Friday, April 20, 2018

Handling Cash in YNAB

The Curse of Cash

One aspect of budgeting that I have always found so frustrating is the tedious nature of tracking my cash expenditures.  This article explains how I was able to break past my OCD and make peace with the paper & coins in my pocket.

I had two major problems with my cash spending, which has caused me to walk away from budgeting more times than I can remember:
  1. The vast majority of my cash purchases do not result in a receipt, making it almost impossible to accurately record my transactions unless I do it immediately after purchase.
  2. My borderline OCD tendencies make it impossible to walk away from a two cent error in my calculations

Pettiness as a Virtue

Normally I'd create a "Wallet" account and track how much money was coming out the ATM, split bills, and whatever I found behind the couch cushions when cleaning.  Every transaction in cash would be dutifully tracked, down the nickel I threw in the fountain to make a wish.  Inevitably I'd miss a day (or a week) and spend an hour wracking my brain on where the 37 cents missing from my Wallet account could have gone.  Nine times out of ten I'd just give up and mark it as "Misc".

Finally I said "Enough is enough" and made a hard compromise.  I realized that alongside the budget categories that represent the major trappings of Western civilization (mortgage, auto loan, petrol, student debt, credit cards, etc) the amount I was spending in actual cold, hard cash was irrelevant.  In effect, it was petty in the truest sense.

So, instead of tracking cash as an account, I created a "Petty Cash" category and toss all my cash in there.  The key is to treat it like any other category -- an outflow to Petty Cash (eg. an ATM withdrawal) is the end of the tracking.  As far as your budget is concerned, that money is gone, already spent, frittered away on nothing worth tracking.  Likewise, small income amounts (found money, deposit returns, etc) can just go in your pocket without any paperwork.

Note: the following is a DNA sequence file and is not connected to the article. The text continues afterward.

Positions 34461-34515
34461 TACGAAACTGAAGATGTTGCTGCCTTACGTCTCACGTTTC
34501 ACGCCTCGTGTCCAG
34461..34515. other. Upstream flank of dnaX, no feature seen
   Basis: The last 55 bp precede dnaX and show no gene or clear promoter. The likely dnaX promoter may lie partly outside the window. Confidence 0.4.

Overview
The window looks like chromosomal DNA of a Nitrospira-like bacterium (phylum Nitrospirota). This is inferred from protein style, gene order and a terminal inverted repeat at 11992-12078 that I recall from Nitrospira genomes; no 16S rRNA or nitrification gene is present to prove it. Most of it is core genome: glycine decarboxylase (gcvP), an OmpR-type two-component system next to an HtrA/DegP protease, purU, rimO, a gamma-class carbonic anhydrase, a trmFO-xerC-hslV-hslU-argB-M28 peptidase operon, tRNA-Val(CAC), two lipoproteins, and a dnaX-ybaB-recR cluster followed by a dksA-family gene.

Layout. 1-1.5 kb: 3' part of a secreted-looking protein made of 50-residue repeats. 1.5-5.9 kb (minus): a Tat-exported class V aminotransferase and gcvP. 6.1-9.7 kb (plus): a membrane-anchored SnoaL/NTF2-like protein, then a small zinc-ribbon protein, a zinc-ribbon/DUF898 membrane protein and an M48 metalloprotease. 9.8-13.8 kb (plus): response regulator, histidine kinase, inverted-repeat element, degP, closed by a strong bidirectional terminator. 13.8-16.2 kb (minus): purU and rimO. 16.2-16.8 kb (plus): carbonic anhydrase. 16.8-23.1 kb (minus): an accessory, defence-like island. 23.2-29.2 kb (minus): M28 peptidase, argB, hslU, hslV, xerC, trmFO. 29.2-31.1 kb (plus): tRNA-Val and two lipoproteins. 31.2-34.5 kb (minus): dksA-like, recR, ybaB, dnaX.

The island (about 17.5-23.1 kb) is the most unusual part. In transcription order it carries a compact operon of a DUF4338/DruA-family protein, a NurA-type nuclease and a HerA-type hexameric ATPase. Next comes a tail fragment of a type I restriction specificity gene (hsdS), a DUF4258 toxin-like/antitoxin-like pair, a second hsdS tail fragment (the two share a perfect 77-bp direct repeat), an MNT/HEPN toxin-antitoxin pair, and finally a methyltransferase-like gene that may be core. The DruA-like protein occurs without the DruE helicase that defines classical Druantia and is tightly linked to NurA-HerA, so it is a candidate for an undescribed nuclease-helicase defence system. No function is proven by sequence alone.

But What About...

I see you are already thinking of the hundred special cases where this doesn't work.  So there is a little trickery required to keep things straight.  The biggest obstacle here is when you use your petty cash to fund a tracked expense (eg. eating at a cash-only restaurant).   Here's my solution:
  1. Create a Bookkeeping on-budget account
  2. Record the amount in question as an inflow from Petty Cash.  
  3. Record the amount in question as an outflow to the relevant category.
What you've done here is create a net-zero transaction that brings money back into the budget (from the cash reserves in your pocket) and then immediately out of the budget to the proper category.  This works for any cash transaction, so long as you recognize that Petty Cash does not represent the amount of money in your wallet, but is a category like any other where you can magic budget money out of the ether when necessary.

The Fine Print

 There are a few considerations here:
  1. This only works if your cash expenditures are truly petty.  
    1. This can be accelerated by using credit cards whenever possible.
    2. Obviously that only works if you are a pay-off-your-balance-every-month sort of person.
  2. A hybrid approach is to have both a Wallet account and a Petty Cash category
    1. Budget some small amount to Petty Cash every month ($20)
    2. This gives lots of wiggle room for small purchases, found money, etc.
    3. If you are consistently overspending, this amount, reconsider your categories

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